This week’s Research Ethics Roundup looks at why the elderly continue to be underrepresented in clinical research, how a massive government study is working on community engagement efforts, the Food and Drug Administration (FDA)’s plan for new patient-focused drug development guidance, and a European Union committee’s opinion that nonhuman primate research should continue in its member countries.
Seniors Miss Out On Clinical Trials
In this Kaiser Health News article, Judith Graham finds that enrollment of older adults in clinical research, including oncology and Alzheimers trials, continues to be poor despite the disproportionate impact such diseases have on that age cohort. Enrollment is low in part because seniors often have other pre-existing conditions that preclude enrollment; however, at the same time, experts note that without adequate research on how seniors respond to certain treatments, physicians are unable to practice evidence-based medicine in this population.
What Ethical Issues Does the Precision Medicine Initiative Face?
In this Healthcare Informatics blog, David Raths reviews the recent remarks by Nancy Kass, the IRB chair of the All of Us Research Program–the largest research study the US government has ever conducted on its own population. According to Kass, the ethical stakes are extremely high and as such, the program is pursuing community engagement efforts to ensure that the government’s work is as transparent as possible and has appointed three of its ten IRB members from community organizations.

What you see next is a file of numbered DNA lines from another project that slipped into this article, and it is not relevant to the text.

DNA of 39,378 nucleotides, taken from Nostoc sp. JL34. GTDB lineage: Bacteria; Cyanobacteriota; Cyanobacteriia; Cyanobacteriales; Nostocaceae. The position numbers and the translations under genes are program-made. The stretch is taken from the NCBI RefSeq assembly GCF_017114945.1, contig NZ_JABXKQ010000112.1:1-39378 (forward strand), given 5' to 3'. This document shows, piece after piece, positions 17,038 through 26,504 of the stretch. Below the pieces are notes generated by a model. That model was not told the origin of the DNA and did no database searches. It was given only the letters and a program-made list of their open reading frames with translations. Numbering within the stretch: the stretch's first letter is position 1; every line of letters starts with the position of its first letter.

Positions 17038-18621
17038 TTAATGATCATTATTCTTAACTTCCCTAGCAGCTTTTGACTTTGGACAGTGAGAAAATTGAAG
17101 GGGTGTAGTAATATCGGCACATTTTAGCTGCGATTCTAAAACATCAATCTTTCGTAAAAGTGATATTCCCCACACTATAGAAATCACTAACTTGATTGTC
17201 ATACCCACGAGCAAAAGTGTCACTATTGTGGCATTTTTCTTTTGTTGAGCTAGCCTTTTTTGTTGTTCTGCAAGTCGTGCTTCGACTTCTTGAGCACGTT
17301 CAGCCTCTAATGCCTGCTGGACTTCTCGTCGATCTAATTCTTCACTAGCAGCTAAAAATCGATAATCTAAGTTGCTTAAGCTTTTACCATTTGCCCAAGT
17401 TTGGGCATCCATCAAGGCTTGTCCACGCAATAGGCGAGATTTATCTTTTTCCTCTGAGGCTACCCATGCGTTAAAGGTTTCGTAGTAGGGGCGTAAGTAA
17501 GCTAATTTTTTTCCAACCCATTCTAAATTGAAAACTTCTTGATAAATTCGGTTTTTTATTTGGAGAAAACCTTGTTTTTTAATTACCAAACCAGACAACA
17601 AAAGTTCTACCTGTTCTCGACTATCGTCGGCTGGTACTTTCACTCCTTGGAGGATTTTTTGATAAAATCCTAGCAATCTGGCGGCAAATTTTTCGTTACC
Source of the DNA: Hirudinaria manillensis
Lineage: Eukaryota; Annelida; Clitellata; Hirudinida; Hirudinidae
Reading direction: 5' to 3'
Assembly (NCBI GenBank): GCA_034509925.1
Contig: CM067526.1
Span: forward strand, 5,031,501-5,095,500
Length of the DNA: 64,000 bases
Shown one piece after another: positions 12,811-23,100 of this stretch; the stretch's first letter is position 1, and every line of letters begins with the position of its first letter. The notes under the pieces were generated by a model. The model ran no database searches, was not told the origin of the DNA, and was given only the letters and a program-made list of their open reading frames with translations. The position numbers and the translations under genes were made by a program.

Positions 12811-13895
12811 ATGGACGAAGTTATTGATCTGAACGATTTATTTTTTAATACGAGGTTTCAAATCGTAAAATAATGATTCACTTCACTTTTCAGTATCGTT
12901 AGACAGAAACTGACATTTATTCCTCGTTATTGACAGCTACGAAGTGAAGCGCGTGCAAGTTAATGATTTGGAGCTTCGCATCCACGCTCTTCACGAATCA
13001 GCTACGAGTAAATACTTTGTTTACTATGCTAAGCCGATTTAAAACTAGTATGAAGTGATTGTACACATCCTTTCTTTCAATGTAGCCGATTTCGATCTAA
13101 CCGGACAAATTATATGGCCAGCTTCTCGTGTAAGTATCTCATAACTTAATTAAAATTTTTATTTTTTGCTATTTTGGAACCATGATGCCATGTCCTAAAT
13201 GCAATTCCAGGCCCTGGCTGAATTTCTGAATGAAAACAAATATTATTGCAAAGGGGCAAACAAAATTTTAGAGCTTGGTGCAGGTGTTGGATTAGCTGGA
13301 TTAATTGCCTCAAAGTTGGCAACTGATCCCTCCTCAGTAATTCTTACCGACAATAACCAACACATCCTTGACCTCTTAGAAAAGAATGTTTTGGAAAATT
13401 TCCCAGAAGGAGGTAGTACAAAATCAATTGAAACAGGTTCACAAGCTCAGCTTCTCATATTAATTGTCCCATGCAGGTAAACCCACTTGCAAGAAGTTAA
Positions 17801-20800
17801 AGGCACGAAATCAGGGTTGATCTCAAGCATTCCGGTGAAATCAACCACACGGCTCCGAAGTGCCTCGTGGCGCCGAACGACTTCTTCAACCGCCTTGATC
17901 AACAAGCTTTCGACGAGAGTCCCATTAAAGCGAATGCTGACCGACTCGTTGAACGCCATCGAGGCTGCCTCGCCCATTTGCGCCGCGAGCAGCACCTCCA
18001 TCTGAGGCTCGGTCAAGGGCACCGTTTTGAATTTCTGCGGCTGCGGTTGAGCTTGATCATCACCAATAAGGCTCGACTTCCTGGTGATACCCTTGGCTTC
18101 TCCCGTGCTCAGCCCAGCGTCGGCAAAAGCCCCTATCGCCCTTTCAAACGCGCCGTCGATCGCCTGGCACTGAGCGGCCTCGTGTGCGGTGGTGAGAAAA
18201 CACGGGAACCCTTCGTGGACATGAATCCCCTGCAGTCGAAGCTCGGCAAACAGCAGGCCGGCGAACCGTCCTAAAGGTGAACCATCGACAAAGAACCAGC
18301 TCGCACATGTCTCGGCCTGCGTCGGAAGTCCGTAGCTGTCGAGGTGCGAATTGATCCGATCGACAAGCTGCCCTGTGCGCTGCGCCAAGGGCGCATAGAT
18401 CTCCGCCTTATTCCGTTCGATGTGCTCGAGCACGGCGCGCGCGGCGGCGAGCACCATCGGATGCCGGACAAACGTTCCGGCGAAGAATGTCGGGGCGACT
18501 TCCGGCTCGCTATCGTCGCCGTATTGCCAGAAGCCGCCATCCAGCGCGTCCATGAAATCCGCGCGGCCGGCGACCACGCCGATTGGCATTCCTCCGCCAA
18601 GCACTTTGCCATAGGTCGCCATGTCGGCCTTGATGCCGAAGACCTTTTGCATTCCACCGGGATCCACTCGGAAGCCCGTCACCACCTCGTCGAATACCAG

$500m Over 9 Years: FDA Details Plan for New ‘Cures’ Funds
Zachary Brennan reports for Regulatory Focus that the FDA recently announced how it will spend the prospective funds allocated to the agency in the 21st Century Cures Act. Plans include issuing more patient-focused drug development guidance on how to better collect input from patients during clinical research, as well as draft guidance on processes for developing methodological approaches to determine what matters most to patients in terms of their treatment and related issues. However, Congress must approve the 21st Century Cures Act funds each year, so it remains to be seen whether the agency will actually receive the funds to follow through with its plans.
Europe to Stay Open for Non-Human Primate Research
In this Applied Clinical Trials article, Peter O’Donnell discusses a European Union advisory committee’s new recommendations that nonhuman primates (NHPs) should continue to be used in European research but that there must be “ethical limits” to NHP use and there is “an urgent need to conduct systematic reviews and meta-analysis of all areas of NHP use” to identify areas where the NHP model is inappropriate. In making their decision, the committee recognized that if Europe were to end research with NHPs, sponsors might instead conduct their studies in countries with lower animal welfare standards.